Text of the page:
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Jennifer Lawrence Recalls Losing a Tooth While Shooting ‘Don’t Look Up’

Leonardo DiCaprio, a prominent environmental activist outside of his acting career, said writer-director Adam McKay’s newest film “Don’t Look Up” cracks the code on climate change. “We’d all been w…

Leonardo DiCaprio, a prominent environmental activist outside of his acting career, said writer-director Adam McKay’s newest film “Don’t Look Up” cracks the code on climate change.

“We’d all been wanting to get the message out there about the climate crisis, and Adam really cracked the code with creating this narrative,” DiCaprio told reporters on Sunday night at the Netflix film’s premiere at The Jazz at Lincoln Center in New York.

DiCaprio and Jennifer Lawrence star as two low-level astronomers who discover a planet-killing comet that’s hurtling toward Earth. To their dismay, they are obliged to warn mankind about the imminent catastrophe — similar to scientists today currently warning the world about climate change.

“It’s really hard to reinvent the wheel as far as articulating the science of climate crisis, but what he did here was create a sense of urgency,” DiCaprio said. “We all wanted to be a part of a movie that, from an artistic standpoint, I think shifted the paradigm and made us start having conversations hopefully in a different type of way.”

Jennifer Lawrence said that one of her biggest “personal” struggles while filming was losing a tooth.

“I lost a tooth pretty early in the filming,” Lawrence said, adding that one of her veneers fell off. “And I couldn’t go to the dentist until the end of the movie, so I had to film most of the movie toothless.”

“Don’t Look Up” explores how a life-altering event can become politicized by government officials and media personalities, which McKay said coincidentally ended up reflecting the politics of the COVID-19 pandemic.

“I mean, it was a total coincidence,” McKay told Variety. “I wrote the script before COVID, but at the same time, it wasn’t surprising. You look at where our country’s going, and to some degree, everything is politicized. In a lot of ways, we’ve lost that unifying spirit we used to have.”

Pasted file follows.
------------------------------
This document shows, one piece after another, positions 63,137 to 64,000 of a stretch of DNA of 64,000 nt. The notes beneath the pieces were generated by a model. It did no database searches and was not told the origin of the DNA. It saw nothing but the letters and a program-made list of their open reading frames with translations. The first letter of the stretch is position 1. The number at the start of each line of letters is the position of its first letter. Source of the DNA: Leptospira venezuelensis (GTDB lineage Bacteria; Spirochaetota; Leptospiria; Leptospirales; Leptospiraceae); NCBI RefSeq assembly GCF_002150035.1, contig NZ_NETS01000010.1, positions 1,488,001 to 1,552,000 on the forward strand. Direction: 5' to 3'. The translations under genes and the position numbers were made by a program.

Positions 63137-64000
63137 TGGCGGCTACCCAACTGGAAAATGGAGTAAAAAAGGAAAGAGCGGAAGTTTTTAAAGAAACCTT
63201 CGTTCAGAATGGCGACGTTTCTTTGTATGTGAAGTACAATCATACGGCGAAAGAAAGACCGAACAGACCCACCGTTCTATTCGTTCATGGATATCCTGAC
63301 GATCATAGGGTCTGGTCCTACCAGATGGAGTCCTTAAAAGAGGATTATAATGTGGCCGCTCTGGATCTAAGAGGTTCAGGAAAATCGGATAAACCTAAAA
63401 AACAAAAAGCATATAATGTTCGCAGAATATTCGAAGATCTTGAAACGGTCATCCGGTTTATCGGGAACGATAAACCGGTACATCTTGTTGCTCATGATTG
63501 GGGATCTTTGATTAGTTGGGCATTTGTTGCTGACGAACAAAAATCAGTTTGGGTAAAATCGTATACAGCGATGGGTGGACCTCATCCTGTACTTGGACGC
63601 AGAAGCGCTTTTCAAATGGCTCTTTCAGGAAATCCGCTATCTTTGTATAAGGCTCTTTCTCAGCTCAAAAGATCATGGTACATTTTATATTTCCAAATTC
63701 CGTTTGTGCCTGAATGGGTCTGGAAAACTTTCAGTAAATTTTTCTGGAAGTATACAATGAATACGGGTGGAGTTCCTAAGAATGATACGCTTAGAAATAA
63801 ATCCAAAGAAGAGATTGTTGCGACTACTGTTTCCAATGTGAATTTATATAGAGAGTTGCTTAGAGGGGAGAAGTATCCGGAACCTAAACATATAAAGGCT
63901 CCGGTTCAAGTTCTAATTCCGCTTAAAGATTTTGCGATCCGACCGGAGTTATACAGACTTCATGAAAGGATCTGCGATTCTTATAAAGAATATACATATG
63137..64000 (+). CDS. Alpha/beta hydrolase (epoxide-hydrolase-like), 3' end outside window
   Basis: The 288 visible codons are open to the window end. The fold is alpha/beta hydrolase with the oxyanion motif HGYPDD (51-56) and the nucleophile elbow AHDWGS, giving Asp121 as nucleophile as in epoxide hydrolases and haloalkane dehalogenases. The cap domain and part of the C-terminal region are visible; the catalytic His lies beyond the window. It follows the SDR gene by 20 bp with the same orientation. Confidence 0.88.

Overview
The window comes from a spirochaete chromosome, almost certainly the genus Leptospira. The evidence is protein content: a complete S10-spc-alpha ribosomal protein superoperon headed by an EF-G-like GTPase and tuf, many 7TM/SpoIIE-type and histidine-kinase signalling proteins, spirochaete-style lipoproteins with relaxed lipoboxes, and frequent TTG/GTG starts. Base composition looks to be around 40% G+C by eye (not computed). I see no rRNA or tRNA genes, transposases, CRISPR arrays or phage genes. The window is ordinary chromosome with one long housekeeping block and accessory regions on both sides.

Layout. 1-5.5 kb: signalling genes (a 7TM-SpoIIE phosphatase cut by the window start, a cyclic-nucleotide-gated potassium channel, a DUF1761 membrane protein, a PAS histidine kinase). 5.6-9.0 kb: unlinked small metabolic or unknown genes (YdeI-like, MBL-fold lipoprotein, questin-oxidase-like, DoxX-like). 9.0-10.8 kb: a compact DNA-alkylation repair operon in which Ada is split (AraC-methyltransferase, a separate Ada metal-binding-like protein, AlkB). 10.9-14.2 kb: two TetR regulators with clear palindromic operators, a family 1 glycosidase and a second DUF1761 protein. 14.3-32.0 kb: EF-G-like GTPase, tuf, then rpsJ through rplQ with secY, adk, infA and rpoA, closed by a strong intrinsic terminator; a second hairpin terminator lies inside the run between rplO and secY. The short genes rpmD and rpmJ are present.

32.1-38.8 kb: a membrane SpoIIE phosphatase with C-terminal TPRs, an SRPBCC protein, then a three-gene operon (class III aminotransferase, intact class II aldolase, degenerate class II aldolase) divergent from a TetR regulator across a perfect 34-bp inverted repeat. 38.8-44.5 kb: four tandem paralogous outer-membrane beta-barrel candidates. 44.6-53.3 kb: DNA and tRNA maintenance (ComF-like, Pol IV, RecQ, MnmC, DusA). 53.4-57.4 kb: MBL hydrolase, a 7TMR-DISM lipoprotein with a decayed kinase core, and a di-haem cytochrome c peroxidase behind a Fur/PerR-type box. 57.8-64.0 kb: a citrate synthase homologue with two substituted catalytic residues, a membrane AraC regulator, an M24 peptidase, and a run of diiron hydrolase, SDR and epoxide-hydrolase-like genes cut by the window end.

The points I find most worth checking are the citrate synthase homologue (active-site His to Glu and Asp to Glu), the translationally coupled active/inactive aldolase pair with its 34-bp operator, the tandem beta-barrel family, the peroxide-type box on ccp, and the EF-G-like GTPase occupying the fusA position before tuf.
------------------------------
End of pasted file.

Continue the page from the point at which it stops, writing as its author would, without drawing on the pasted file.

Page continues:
French actor Tomer Sisley, on the other hand, said he believes the film represents a lot more beyond the COVID-19 pandemic.

“I don’t think the movie is about COVID,” Sisley said. “I think it’s about American politics and the way the Trump administration treated science.”

McKay said science used to be a unifying factor in society, but at the same time, he understands where the distrust might be coming from.

“One of the ways we were unified was science, it used to be a given,” McKay said. “In fairness to people who don’t trust science, I don’t think it helped that a bunch of economists told us that free trade was gonna be great for everyone and Big Pharma has ripped us off over and over again. So the distrust is not out of nowhere.”

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McKay also said that the media has been a major contributor to the current wave of polarization and distrust in science.

“I think our media has also failed us as far as giving us a baseline for what facts are,” McKay said. “I don’t go after any individual journalists or outlets, it’s our system. When the founders of America wrote the Constitution, the fourth estate was journalism. They never imagined that it would be a one-way profitization.”

In order to make the science feel as real as possible, McKay enlisted astronomer Dr. Amy Mainzer as the film’s official science advisor. Mainzer, who studies potentially hazardous asteroids and comets, expressed a more optimistic view of climate change.

“The important message to take away from this movie is that all is not lost, it is not hopeless,” Mainzer said. “Climate change can be tackled, we just have to do the basic legwork to get the job done.”

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